“Do you have your elevator story down yet?”
By elevator story she meant the three minute version of the last five months I spent hiking the Te Araroa. I had landed in the US the day before and, although I was already making the rounds to see family and old friends, nothing was all that cohesive in my mind, let alone a charming, pithy synopsis of this experience that contained so much. Shooting from the hip, I talked about the differences between the two islands, how much we walked each day; I might have told an anecdote or two, but I can’t imagine that I built a picture in their minds that did the trail any justice. The next night my mom invited a few family friends over for drinks and story time – a casual welcome home. They were attentive listeners, asked a lot of questions about my experience – the highlights, the hardships, the mosts, bests, leasts and worsts. It was a fun evening but I felt my responses were disjointed, rambling, interrupting and running all over each other. It is the duty of the adventurer to sail off to the far-flung realms of the dragons and return home with jewels and gold, or at least stories. I have returned home empty-handed and tongue-tied.
The morning after I finished the trail was cold, grey, and Good Friday, which frankly meant nothing to me beyond my inability to locate a cup of coffee. My mission became a ramble and I ended up next to the ocean, where I stood for a while watching the waves and thinking about nothing in particular. Before I turned to go I happened to look down at my feet (a habit cultivated over many many miles) and discovered a broken paua shell. You would probably recognize one if you saw it – they are iridescent green, blue, and every other color. Hold out your hand, fingers together, and slightly cupped as if I am about to hand you a few of something; that is how big this paua must have been before it was crushed on the roadside. I picked up a few of the larger pieces and, given the time, location and the pleasing fact that they were beautiful, attempted to impose some meaning on them. As I started to walk back to the hostel I thought about where in my pack I could keep them safe. “It’s okay, ” I thought, “I’m done. I can carry things now.”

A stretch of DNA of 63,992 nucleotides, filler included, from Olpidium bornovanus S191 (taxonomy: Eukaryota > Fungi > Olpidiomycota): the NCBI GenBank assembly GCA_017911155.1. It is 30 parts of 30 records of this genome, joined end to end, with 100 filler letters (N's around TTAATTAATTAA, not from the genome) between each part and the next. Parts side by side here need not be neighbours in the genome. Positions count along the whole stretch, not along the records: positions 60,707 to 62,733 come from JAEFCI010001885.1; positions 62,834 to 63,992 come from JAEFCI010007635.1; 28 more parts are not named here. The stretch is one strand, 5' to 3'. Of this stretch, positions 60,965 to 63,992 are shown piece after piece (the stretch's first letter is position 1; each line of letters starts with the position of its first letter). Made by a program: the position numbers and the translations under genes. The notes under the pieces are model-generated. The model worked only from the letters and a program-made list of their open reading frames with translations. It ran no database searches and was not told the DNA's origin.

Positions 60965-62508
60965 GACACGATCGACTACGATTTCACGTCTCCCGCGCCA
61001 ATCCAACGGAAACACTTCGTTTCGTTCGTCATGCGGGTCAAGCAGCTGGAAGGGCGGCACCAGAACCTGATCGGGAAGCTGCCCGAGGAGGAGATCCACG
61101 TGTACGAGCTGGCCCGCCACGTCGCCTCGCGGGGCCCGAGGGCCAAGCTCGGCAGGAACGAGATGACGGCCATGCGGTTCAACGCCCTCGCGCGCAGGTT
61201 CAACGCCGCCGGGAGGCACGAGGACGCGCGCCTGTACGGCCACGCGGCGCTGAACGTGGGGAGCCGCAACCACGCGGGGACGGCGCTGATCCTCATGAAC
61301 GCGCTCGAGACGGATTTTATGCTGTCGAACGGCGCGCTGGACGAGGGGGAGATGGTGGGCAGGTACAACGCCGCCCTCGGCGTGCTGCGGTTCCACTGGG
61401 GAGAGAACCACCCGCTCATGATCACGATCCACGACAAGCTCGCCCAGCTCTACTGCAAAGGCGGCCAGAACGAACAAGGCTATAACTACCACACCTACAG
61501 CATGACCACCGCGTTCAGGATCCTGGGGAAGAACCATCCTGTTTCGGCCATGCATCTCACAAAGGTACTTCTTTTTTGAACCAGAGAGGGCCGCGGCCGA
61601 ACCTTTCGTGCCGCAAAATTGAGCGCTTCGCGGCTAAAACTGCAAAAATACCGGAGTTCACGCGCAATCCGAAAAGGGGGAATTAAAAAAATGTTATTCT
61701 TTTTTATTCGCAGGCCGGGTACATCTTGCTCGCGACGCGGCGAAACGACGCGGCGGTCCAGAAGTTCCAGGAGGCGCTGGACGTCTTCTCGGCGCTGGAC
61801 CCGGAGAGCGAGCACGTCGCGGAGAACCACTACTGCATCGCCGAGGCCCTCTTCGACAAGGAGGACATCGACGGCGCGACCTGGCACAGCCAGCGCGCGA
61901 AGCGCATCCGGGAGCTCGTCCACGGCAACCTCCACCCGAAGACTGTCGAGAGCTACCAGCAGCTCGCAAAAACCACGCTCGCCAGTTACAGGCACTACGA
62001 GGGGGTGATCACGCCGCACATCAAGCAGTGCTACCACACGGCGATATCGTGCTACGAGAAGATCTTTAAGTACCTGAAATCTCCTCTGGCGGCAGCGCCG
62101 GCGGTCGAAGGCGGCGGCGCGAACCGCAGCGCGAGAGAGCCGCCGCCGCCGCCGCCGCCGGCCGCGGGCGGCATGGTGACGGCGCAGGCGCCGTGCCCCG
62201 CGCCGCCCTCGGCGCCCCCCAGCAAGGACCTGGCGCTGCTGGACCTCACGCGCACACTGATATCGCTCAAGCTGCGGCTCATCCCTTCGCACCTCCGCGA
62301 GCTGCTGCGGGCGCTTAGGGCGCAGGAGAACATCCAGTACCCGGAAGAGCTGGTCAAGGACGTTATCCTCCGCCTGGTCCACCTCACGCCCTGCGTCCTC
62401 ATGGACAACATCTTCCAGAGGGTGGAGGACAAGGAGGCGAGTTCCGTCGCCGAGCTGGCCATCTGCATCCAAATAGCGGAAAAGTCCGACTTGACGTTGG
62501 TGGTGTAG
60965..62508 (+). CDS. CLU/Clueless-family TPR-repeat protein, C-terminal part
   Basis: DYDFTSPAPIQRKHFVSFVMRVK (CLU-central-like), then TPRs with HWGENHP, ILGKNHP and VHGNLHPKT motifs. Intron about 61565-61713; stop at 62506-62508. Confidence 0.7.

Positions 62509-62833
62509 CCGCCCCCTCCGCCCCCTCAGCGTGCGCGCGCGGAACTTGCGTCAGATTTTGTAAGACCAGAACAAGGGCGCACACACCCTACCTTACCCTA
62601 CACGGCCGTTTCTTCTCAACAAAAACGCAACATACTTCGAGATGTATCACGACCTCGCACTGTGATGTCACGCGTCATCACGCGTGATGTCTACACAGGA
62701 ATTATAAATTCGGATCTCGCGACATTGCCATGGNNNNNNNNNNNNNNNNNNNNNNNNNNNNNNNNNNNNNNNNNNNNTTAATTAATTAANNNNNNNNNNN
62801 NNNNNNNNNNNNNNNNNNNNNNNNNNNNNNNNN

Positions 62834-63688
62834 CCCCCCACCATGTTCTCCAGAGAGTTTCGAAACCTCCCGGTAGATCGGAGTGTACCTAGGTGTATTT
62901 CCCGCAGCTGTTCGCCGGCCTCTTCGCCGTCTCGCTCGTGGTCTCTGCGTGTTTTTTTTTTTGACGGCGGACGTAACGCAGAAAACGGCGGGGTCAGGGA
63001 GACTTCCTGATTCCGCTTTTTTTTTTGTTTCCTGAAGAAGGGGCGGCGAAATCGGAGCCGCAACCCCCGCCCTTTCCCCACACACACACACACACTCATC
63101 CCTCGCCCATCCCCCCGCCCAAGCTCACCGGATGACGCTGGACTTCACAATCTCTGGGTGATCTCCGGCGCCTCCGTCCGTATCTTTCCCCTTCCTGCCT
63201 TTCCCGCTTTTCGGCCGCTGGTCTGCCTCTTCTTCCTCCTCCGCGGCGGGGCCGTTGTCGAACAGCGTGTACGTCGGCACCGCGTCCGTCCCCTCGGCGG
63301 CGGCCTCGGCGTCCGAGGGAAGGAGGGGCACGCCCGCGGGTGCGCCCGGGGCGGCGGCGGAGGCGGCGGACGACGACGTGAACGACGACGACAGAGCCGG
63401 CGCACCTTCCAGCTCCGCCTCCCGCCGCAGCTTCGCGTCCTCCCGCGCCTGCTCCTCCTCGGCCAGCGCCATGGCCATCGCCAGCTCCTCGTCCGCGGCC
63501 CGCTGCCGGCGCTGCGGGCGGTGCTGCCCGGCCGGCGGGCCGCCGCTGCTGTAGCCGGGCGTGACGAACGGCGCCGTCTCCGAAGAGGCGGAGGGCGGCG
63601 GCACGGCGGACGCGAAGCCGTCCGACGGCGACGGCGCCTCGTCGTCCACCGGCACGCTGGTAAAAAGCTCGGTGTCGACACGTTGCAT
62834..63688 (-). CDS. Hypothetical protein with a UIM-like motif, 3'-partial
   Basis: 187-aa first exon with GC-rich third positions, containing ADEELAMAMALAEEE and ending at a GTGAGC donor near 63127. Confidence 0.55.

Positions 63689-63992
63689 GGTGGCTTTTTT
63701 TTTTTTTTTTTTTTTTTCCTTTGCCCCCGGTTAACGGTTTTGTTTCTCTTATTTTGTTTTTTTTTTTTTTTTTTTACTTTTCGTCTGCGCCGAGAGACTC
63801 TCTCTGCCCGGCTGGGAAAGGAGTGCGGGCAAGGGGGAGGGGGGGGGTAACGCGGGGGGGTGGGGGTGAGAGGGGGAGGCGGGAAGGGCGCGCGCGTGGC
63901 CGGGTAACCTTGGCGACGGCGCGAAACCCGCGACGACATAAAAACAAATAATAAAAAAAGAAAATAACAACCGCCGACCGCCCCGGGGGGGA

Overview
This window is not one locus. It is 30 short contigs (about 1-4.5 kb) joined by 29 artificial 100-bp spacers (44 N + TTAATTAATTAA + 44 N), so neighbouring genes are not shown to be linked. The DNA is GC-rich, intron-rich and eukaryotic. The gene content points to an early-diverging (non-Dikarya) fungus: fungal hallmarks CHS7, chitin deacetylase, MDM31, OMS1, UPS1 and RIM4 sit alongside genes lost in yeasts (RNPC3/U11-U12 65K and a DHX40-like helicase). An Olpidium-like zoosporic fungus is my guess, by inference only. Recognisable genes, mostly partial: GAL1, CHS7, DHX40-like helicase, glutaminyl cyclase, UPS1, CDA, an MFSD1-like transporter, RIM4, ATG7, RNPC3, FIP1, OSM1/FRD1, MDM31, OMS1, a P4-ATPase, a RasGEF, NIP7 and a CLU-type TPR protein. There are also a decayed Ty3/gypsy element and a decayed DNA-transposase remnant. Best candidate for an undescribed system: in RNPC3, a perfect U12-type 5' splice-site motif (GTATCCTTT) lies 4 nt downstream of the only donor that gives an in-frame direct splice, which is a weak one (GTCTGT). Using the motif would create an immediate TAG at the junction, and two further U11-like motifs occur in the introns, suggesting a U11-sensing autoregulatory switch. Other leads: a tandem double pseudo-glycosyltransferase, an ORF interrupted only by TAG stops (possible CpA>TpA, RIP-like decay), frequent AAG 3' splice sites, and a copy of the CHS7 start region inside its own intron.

The thing is, there was nothing about those jagged pieces of shell that symbolized the trail to me. It was broken and I was whole. They were shiny and pretty, while the trail had been dirty, scrappy and handsome. Although I could carry things without much concern for weight now, did that mean I had to carry everything? I started at Cape Reinga with a pack I swear weighed 70 lbs. With work, traveling, and rafting the Grand Canyon right before leaving for New Zealand, I had not packed my bag once before I packed it to leave for the trail. I also thought I knew what I was doing. Five months later I had whittled my possessions and food down to 30 lbs and given up the ghost of my assumed expertise. Now that I was lighter, unencumbered, I realized I want to be much more selective with what things, people, emotions, and expectations I chose to carry. I left the shell and its absence in my life now has been much more meaningful than its presence would have been.
I do not have an elevator story yet because I am still carrying the entire trail. It’s easy to feel-here in my childhood bedroom-that my time in New Zealand was one long, lucid dream. Aside from the roughness of my feet, persistent pain in my shoulder and tingling in my back (we called them “air hugs” but I think it’s really benign nerve damage) I feel very far removed from it. So I’m not ready to sift through my memories to establish the mosts, bests, leasts, and worsts. I have learned enough about how memory works to know that if I do that now, that’s all the trail will become to me. I’m not ready to discard a single piece. So, when you see me on the street or in the elevator, please forgive my lack of eloquence in the telling. For now I am carrying it all.